Technology versus workers, or technology for workers?

Second Machine Age1389195493When will technology throw people out of work, and when can people use technology to improve their careers?  These are questions for this week’s reading from Brynjolfsson and McAfee’s The Second Machine Age (previous posts here).

As before, there are several stories from the past week’s news which bear on this book’s topics.

  • Item: some leading bankers urged automating setting of the LIBOR spread.  This key financial data has been the scene of still more misdeeds by major banks.  Perhaps, as with automated cars, an automated LIBOR would minimize humans’ capacity to cause damage.
  • Item: Bloomberg News surveys the idea of technological unemployment.  Randall references many of the authors cited in Second Machine Age, but not, curiously, Brynjolfsson and McAfee.

Now, in these two chapters Brynjolfsson and McAfee continue to explore their notions of technological bounty and economic spread, then move on to offer policy recommendations.

Chapter 11: Implications of the Bounty and Spread
This chapter begins by summoning up economic inequalities in order to ask key questions:

First, will the bounty overwhelm the spread?  Second, can technology not only increase inequality but also create structural unemployment?  And thirdly… could [globalization] explain recent declines in wages and employment? (165)

SMA gives pro-bounty (a/k/a “strong bounty”) arguments some time.  They find that relatively poor people in the United States (and, presumably, OECD nations) live far better than their recent ancestors, largely due to well-compensated innovators.  But SMA responds by criticizing concomitant lack of economic mobility and possible erosion of democratic institutions.

This chapter answers question #2 by finding that technology is causing structural unemployment as of the 1990s, and that tech’s huge growth patterns (cf chapters 3-4) will just expand that tendency.  “[T]here is no iron law’ that technological progress must always be accompanied by broad job creation.” (181)

Question #3 asks about globalization, which the authors see as a transitional stage on the way to ever-greater automation.  Nations supplying low-cost labor are especially susceptible to seeing jobs supplemented and replaced by machines.  “In the long run, low wages will be no match for Moore’s Law.” (182-185)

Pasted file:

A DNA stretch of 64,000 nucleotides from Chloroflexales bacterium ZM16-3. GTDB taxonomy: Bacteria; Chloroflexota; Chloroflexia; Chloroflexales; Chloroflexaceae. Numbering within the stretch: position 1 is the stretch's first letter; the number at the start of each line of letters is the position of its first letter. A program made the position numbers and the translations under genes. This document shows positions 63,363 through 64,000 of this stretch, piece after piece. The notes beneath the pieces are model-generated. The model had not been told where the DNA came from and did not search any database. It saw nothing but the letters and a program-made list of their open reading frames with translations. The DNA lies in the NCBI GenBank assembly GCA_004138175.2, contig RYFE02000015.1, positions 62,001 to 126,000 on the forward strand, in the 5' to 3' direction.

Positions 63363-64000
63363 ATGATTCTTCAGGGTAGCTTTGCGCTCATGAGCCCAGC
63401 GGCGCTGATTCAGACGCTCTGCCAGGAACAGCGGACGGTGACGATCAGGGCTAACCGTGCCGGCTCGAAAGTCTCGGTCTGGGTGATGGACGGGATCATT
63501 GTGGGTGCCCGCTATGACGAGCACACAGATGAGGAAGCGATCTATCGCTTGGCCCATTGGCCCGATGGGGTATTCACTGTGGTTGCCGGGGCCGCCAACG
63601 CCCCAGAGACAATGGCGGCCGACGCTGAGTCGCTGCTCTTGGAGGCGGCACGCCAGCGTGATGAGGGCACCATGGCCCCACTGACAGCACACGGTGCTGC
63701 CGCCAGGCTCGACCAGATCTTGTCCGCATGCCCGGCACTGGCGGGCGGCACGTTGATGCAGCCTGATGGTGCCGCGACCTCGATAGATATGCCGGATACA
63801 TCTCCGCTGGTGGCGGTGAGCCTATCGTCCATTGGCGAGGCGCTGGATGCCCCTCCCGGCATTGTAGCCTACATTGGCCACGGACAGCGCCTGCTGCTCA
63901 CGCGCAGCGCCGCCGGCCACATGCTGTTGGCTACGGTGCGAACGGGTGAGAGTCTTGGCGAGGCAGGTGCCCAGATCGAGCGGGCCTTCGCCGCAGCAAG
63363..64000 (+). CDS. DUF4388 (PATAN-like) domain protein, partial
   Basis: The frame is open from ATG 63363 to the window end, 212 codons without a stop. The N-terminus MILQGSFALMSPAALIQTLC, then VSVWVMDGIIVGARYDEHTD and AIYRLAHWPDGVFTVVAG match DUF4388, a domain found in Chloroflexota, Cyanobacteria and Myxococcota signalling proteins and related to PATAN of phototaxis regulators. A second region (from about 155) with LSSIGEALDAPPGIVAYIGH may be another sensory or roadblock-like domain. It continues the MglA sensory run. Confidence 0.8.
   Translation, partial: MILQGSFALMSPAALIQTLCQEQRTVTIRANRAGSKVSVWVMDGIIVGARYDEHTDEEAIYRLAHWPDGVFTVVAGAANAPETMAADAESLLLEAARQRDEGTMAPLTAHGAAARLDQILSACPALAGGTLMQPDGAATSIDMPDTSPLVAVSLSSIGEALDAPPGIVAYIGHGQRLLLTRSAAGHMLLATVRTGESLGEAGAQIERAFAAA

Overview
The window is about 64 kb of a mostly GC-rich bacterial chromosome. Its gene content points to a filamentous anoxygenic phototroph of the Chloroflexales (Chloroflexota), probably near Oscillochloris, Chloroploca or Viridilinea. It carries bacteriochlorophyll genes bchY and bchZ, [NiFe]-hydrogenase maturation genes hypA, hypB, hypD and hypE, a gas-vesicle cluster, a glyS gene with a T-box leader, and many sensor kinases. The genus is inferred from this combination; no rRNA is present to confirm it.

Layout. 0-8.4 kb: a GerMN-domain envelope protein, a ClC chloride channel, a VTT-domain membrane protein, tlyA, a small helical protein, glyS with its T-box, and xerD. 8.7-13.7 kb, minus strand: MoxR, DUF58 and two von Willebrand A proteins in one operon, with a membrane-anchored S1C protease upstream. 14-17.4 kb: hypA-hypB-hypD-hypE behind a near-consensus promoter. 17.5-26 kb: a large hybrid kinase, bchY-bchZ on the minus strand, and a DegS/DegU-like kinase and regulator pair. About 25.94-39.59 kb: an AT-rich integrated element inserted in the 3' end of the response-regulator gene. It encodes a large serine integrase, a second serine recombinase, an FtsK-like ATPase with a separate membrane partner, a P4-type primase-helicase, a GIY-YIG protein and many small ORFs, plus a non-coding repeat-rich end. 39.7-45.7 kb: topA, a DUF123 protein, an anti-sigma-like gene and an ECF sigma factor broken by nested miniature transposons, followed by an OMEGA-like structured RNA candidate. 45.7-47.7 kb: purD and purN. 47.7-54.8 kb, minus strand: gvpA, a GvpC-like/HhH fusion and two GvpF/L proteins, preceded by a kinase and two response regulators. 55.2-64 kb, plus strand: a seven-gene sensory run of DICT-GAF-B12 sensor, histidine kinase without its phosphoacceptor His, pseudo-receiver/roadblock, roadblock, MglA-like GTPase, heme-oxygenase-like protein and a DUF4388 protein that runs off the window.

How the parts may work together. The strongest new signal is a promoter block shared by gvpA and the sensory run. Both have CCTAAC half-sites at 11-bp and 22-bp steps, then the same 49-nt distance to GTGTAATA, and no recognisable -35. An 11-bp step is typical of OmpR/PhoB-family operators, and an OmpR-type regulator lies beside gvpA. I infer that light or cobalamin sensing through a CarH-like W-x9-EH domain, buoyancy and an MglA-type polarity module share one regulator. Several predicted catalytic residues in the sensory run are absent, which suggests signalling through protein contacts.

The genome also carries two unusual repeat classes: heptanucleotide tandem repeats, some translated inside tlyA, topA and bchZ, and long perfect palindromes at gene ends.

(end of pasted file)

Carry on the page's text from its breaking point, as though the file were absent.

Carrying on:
Chapter 12: Learning to Race With Machines: Recommendations for Individuals
With this chapter Second Machine Age shifts to its third and final section, concerned with personal and policy recommendations for thriving in the future it describes.  Here Brynjolfsson and McAfee focus on personal success in the face of ever-escalating machine advantages, which entails several observations about institutions.

What do people do better than machines?

  1. “[C]oming up with new ideas or concepts” is something machines fail at (191).   This goes beyond recombinant innovation (cf chapter 5) and is more about intuition or inspiration.
  2. A related human advantage is intuitive analysis, or what SMA calls “large-frame pattern recognition”, based on the example of store managers observing shoppers (193-4).
  3. But those kinds of ideation and analysis don’t function on their own.  Thinkers and innovators will have to take advantage of automation, ultimately working with or around machine.  SMA cites Kevin Kelly: “You’ll be paid in the future based on how well you work with robots.” (193)

“Unfortunately, though, these skills are not emphasized in most educational environments today” (194)  Here is the transition to policy recommendations, as the rest of the chapter argues for changes to schooling.

The first change is an emphasis on learner-oriented education, whereby student follow their curiosity rather than a preset curriculum.  Sugata Mitra makes an appearance with his call for self-organizing learning environments, as does the Montessori school system (from which one of the book’s authors emerged).

A second is to refocus on critical thinking.  Academically Adrift (Arum and Roksa, 2011) is the main source for criticizing colleges and universities’ methods of teaching this skillset.  Brynjolfsson and McAfee make an interesting move here, linking AA‘s conclusions to Mitra and Montessori, calling for education based on the individual, not a learning community (198-9).  The implication is that schools should support the curiosity and will to learn of individual learners, rather than driving groups through preset curricula or trying to shape classes into communities of practice.

Another way of changing schools, more implicit than explicit, is to emphasize preparation for jobs requiring a great deal of physical effort.  “[C]ooks, gardeners, repairmen, carpenters, dentists, and home health aids are not about to be replaced by machines in the short term… [M]any of these [professions] also require the skills of ideation, large-frame pattern recognition, and complex communication.” (202)

Perhaps SMA wants schools (in America, at least) to reconsider vocational classes and tracks.  This echoes my own posts on some likely future jobs (here and here). However, the authors also see those jobs as not paying well, and probably subject to downward compensation pressures in the future.

The next two chapters will address other, broader policy and social recommendations.

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